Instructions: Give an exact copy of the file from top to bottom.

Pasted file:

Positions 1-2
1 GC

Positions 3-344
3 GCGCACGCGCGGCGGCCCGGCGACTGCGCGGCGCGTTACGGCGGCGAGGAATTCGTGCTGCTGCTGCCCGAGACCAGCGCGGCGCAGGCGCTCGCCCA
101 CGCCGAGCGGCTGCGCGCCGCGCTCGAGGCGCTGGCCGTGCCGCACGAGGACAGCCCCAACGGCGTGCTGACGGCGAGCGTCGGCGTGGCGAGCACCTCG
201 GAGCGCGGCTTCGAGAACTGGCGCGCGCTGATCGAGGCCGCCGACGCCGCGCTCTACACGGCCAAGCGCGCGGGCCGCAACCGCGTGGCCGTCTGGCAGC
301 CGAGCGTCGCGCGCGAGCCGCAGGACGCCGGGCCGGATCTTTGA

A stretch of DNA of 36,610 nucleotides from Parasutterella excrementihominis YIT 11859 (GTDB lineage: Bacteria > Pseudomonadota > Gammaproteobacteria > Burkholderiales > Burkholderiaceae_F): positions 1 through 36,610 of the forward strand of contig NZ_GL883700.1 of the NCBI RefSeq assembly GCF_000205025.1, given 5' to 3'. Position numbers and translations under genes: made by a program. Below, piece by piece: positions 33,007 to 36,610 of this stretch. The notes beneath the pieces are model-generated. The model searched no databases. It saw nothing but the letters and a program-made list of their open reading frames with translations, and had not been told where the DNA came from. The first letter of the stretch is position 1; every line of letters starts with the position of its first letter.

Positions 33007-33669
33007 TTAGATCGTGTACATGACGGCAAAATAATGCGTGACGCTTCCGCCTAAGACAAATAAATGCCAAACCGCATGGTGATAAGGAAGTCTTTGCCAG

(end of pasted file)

Positions 1-2
1 GC

Positions 3-344
3 GCGCACGCGCGGCGGCCCGGCGACTGCGCGGCGCGTTACGGCGGCGAGGAATTCGTGCTGCTGCTGCCCGAGACCAGCGCGGCGCAGGCGCTCGCCCA
101 CGCCGAGCGGCTGCGCGCCGCGCTCGAGGCGCTGGCCGTGCCGCACGAGGACAGCCCCAACGGCGTGCTGACGGCGAGCGTCGGCGTGGCGAGCACCTCG
201 GAGCGCGGCTTCGAGAACTGGCGCGCGCTGATCGAGGCCGCCGACGCCGCGCTCTACACGGCCAAGCGCGCGGGCCGCAACCGCGTGGCCGTCTGGCAGC
301 CGAGCGTCGCGCGCGAGCCGCAGGACGCCGGGCCGGATCTTTGA

A stretch of DNA of 36,610 nucleotides from Parasutterella excrementihominis YIT 11859 (GTDB lineage: Bacteria > Pseudomonadota > Gammaproteobacteria > Burkholderiales > Burkholderiaceae_F): positions 1 through 36,610 of the forward strand of contig NZ_GL883700.1 of the NCBI RefSeq assembly GCF_000205025.1, given 5' to 3'. Position numbers and translations under genes: made by a program. Below, piece by piece: positions 33,007 to 36,610 of this stretch. The notes beneath the pieces are model-generated. The model searched no databases. It saw nothing but the letters and a program-made list of their open reading frames with translations, and had not been told where the DNA came from. The first letter of the stretch is position 1; every line of letters starts with the position of its first letter.

Positions 33007-33669
33007 TTAGATCGTGTACATGACGGCAAAATAATGCGTGACGCTTCCGCCTAAGACAAATAAATGCCAAACCGCATGGTGATAAGGAAGTCTTTGCCAG